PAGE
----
by Dr. Theresa Sweeney Ph.D. Ecopsychology
“If a tree falls in the forest and no one is around to hear it does it make a sound?” My friend and I jokingly debated this age-old question on our way into the woods for an afternoon hike.
We walked together for awhile before coming to a familiar fork in the path. One leg led to a small pond the other up and over a ravine. This day my friend was attracted to scaling the ravine but I was feeling rather tired and wanted to take the easier trek towards the pond. So we split up agreeing to meet at the water in a couple of hours.
When I reached the pond I sat down to rest in a comfortable hollow between the protruding roots of a tall tree. My fingers found a nearby stick and began mindlessly twirling it. I closed my tired eyes to soak in the peaceful silence of the woods but no sooner had I done so when a red-winged blackbird broke the stillness. Careeeeee. Careeeeee, it cried repeating the phrase over and over. A bit annoyed with its monotonous shreek I decided to look for some attraction in it and focused on synching my breath with its rhythm. A few moments later a distant crow sounded. Caw…Caw, it called out. Caw…Caw. In what seemed like deliberate intention the timing of its caws happened to fit perfectly between the pauses of the blackbird’s notes. Careeeeee. Caw-Caw. Careeeeee. Caw-Caw. The two voices were rather catchy together and I found myself actually enjoying the melody.
The birds were conversing away when a frog in the nearby pond started to croak. Suddenly it was as if someone had just flicked off the mute button on the forest and sounds were now coming at me from all directions. Pond toads started to squeal in that high-pitched song they make when they mate. Hot bugs woke up and buzzed. Perhaps thinking that this little forest band needed a drummer a woodpecker began drilling overhead. Slowly at first then faster then slower again tapping the bark in musical beat with it all. Even the wind joined in causing the leaves of the hardwoods to rustle and prompting the pines to whistle. The synchronistic sounds of these diverse entertainers was very pleasing and I found myself clicking my tongue against the roof of my mouth adding another layer of harmony. By now I was totally lost in the glory and unity of the moment.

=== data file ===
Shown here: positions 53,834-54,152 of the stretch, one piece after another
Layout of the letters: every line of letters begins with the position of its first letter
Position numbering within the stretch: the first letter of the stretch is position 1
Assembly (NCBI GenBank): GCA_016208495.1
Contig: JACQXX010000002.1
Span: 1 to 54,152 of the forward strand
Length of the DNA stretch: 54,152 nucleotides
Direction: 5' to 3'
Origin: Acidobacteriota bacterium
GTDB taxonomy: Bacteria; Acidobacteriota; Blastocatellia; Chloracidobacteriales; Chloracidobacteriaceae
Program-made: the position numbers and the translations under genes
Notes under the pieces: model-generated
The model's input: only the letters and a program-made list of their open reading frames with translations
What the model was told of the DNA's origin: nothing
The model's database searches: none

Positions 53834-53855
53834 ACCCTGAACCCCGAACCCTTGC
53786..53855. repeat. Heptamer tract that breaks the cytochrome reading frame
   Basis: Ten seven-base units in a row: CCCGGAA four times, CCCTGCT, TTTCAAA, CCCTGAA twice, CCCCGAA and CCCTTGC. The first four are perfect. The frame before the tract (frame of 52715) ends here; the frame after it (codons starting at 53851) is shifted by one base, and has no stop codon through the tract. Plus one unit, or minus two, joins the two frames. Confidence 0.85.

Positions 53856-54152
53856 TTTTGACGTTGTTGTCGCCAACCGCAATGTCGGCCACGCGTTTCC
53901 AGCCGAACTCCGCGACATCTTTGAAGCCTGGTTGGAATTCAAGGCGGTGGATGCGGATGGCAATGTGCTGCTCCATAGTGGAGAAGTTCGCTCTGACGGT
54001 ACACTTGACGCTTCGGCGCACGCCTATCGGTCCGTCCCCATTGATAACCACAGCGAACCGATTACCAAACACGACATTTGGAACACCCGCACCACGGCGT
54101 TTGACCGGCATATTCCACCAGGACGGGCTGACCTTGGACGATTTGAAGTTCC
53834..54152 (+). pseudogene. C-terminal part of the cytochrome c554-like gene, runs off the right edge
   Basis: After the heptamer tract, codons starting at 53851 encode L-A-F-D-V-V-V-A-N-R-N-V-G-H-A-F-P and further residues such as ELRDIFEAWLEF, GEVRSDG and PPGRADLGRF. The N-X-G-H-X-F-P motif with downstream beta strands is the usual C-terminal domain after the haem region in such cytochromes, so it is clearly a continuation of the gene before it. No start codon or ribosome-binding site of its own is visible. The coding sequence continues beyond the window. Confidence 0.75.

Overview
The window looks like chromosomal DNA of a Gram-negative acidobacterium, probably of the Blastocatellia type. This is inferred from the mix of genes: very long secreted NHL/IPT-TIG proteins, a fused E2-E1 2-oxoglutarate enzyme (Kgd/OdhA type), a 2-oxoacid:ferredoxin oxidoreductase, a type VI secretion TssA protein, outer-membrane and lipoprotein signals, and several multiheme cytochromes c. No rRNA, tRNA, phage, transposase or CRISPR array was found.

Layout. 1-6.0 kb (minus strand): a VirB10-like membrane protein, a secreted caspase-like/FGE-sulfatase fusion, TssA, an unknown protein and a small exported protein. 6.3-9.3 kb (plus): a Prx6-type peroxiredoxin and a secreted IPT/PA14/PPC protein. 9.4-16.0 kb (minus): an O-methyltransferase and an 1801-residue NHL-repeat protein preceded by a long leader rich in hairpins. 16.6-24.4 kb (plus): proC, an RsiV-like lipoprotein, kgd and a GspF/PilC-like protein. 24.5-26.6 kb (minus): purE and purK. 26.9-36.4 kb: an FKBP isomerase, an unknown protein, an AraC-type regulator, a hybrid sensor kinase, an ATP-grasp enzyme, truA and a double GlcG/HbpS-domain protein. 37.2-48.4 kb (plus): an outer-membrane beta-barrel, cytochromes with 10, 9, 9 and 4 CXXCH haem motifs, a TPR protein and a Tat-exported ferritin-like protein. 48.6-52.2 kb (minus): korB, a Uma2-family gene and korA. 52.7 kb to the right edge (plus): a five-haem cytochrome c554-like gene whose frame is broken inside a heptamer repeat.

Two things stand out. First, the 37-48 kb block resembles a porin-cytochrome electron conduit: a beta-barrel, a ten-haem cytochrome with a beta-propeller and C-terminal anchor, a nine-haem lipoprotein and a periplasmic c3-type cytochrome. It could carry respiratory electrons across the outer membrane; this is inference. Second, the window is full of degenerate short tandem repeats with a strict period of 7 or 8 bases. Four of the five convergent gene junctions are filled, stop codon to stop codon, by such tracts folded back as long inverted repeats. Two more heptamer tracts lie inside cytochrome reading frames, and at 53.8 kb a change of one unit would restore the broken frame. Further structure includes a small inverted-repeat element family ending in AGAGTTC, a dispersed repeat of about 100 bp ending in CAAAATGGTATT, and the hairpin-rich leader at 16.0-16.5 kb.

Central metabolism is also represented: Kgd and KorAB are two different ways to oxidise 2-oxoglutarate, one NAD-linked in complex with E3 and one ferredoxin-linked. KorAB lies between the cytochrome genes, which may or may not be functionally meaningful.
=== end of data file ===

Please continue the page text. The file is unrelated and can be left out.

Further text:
Sometime later I opened my eyes and caught glimpse of my hand. It was still twirling that stick I had picked up when I first sat down. Oh my gosh, I smirked. Could I have been the one who started this little symphony in the first place? The forest had been so quiet when I first got here. Were the creatures responding to the waving of my stick like an orchestra heeds a conductor‘s baton? I sat there in stunned observance and wonder.
As I contemplated this happy possibility I felt a tap on my shoulder. It startled me and I jumped. “Sorry, I didn’t mean to sneak up on you”apologized my friend. “Were you sleeping?” “Hardly” I said, surprised that two hours had passed so quickly. “No I was making music.” “Huh” said my friend. “I didn’t hear anything.” “Perhaps if a band began jamming in the forest and you were not around to hear it, it didn’t make a sound,” I said, feeling so glad that I was around, and did hear!
It’s been awhile now since I had this memorable experience in the woods. It is special to me because it taught me that:
1) I have the power to find attraction in every un-attraction and make myself feel better.
2) Whatever I personally sense in Nature is my Truth and can be absolutely trusted regardless if anyone else confirms or agrees with it. Similarly I must respect other’s peoples personal Truths, thus challenging a lot of my wrangler issues with trying to control other people or to prove myself right.
3) I don’t have to fear the future. It’s okay to not know all the answers. There is excitement and joy in being open to life unfolding on life’s terms. All I have to do is show up and expect the miracles.